Book: Searching for Structure in Pottery Analysis
Chapter: Producing Structure: The Role of Ceramic Production in Understanding Chaco-period Communities in the American Southwest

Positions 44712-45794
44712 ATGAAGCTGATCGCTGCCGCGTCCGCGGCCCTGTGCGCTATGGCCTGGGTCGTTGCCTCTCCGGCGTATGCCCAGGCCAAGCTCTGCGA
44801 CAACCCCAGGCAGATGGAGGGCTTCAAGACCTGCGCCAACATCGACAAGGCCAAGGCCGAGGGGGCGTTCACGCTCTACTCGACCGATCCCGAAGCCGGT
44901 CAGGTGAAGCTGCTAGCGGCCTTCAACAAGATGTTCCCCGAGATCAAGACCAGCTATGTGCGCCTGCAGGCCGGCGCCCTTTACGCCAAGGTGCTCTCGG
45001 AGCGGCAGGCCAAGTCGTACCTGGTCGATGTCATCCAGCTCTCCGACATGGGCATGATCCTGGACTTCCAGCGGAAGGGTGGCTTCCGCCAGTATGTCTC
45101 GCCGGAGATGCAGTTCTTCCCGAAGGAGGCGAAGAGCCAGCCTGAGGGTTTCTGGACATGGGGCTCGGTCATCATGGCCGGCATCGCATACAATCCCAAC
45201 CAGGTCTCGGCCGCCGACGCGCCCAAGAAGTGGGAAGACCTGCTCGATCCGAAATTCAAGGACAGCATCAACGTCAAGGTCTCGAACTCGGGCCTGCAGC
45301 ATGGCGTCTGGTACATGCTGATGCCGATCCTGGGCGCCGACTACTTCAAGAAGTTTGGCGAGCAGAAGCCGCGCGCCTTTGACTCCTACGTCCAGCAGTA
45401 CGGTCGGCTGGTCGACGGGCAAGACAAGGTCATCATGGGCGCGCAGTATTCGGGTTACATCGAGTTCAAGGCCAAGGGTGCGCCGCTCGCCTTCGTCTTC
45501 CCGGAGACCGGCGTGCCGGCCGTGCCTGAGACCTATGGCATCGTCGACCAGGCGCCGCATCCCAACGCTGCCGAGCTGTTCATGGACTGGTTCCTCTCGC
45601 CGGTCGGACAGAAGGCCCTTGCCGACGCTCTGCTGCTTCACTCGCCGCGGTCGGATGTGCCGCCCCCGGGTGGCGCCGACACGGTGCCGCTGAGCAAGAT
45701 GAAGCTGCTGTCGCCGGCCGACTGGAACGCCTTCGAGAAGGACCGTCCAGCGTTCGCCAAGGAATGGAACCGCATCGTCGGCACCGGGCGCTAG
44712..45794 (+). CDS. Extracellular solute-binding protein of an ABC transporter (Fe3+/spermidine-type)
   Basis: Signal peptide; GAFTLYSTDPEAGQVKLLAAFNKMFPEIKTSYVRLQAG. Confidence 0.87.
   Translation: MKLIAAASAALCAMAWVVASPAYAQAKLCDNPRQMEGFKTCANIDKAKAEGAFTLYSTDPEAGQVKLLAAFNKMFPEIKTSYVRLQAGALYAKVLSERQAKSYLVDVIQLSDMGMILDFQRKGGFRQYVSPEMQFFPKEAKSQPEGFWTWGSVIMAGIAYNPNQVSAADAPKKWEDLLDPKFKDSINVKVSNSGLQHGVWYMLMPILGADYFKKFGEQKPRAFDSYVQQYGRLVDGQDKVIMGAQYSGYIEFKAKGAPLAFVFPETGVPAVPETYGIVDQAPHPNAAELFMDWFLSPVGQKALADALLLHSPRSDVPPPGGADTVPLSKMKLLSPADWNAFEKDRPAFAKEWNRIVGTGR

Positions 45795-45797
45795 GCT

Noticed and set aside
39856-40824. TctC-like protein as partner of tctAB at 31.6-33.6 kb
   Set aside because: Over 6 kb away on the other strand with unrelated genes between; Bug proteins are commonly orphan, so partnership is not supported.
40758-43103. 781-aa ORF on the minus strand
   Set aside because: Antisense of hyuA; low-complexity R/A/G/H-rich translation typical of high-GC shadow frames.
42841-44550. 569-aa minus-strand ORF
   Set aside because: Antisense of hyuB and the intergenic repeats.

Pottery assemblages from two neighboring Chaco-period (AD 1050-1130) communities in west-central New Mexico are used to explore several different components of community organization. These communities are located at the interface of two of the American Southwest’s primary archaeological culture areas—Mogollon and Pueblo—and pottery assemblages include vessels attributed to both. The primary questions asked of these assemblages include whether they were locally produced by co-residing groups of people who came from different regions, and whether those peoples continued to reproduce vessels using the conventions of their homelands. Decorated pottery is used to assess the contemporaneity and attributes of the unpainted pottery assemblage, and coil thickness and indentation frequency are used to assess if manufacturing traditions differ by wares attributed to each culture area. Thickness and apparent porosity measures are used to explore vessel function, and oxidation analyses are used to assess clays used in vessel manufacture. Combined, these analyses suggest that groups from two distinct manufacturing traditions co-resided within these communities, that they manufactured unpainted jars using the conventions of their areas of origin, and that they continued to do so throughout the histories of these communities. These long-lasting traditions of manufacture served to reproduce an element of difference in items used daily, while larger scales of social action signal greater communal unity; both processes are argued to be accurate reflections and embodiments of social relations.